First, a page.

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Financial Accounting: IFRS, 3rd Edition by Donald E. Kieso, Paul D. Kimmel, Jerry J. Weygandt

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CHAPTER 8Accounting for Receivables

FEATURE STORY

Are You Going to Pay Me—or Not?

What is the only thing harder than making a sale? Answer: Collecting the cash. Just ask a banker, virtually any banker. Bankers around the world have been awash in “doubtful” loans for years. And, it may be many years before the mess is finally cleaned up.

If your business sells most of its goods on credit or is in the business of making loans, then accurately recording your receivables is one of your most important accounting tasks. At the end of every accounting period, companies are required to estimate how many of their receivables are “uncollectible.” A significant decline in the amount of estimated doubtful loans can send a company’s share price soaring. For example, BNP Paribas (FRA) reported a decline in the estimated provision for doubtful loans of more than 50%. The market reacted very favorably, with the company’s share price rising by 5.3% in one day.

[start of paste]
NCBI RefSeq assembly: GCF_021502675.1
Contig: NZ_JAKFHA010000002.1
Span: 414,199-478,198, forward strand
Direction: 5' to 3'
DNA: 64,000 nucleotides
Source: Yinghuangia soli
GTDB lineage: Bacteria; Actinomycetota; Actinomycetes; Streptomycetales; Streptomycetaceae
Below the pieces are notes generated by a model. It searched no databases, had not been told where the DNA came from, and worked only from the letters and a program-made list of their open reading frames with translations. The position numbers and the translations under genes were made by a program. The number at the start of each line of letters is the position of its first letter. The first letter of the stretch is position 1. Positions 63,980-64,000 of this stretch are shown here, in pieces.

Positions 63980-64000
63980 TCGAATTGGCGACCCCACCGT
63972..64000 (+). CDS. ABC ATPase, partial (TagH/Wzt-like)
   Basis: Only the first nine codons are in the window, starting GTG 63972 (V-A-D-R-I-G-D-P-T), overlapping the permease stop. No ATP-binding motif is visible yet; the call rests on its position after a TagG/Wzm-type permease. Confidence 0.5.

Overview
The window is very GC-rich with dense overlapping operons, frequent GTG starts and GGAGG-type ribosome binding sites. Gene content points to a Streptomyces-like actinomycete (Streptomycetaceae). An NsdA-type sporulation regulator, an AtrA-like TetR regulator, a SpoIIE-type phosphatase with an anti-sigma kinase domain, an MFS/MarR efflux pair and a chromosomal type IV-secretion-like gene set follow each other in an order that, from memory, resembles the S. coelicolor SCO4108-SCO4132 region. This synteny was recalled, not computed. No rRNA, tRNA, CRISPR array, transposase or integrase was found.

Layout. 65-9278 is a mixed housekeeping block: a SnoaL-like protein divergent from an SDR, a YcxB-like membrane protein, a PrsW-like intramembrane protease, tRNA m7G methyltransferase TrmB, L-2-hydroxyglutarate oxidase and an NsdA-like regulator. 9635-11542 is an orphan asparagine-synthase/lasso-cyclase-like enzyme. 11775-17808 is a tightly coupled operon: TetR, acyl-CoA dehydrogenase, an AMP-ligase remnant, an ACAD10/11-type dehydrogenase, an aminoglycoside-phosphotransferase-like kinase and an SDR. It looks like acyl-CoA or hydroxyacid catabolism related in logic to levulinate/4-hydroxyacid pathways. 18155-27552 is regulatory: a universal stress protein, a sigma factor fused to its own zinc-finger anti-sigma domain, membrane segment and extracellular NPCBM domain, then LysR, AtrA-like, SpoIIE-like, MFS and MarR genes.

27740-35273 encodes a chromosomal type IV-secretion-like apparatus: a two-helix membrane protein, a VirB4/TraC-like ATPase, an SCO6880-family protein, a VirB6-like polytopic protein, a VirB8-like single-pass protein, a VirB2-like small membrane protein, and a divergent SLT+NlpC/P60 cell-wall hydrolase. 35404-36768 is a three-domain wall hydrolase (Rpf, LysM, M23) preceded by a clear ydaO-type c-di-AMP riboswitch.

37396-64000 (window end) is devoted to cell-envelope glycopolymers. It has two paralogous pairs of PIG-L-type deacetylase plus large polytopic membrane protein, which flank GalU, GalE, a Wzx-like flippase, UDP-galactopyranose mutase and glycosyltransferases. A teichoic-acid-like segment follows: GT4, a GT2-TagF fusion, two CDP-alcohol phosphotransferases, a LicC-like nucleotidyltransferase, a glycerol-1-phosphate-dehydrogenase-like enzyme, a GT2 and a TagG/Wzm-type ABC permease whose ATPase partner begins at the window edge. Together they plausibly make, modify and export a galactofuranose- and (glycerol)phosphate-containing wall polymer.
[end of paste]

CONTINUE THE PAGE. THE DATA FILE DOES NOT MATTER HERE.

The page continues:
On the other hand, when a company announces an unexpected increase in its estimated doubtful loans, the securities market often reacts severely. For example, BBVA (ESP) announced that it was increasing its estimated provision for doubtful loans by €164 million. Its share price fell by 6% in a single day.

No bank is spared scrutiny of its estimated doubtful loans. In fact, it is likely that no number in a bank’s financial statements receives more careful investigation by financial analysts and investors. Nearly three years after the beginning ...

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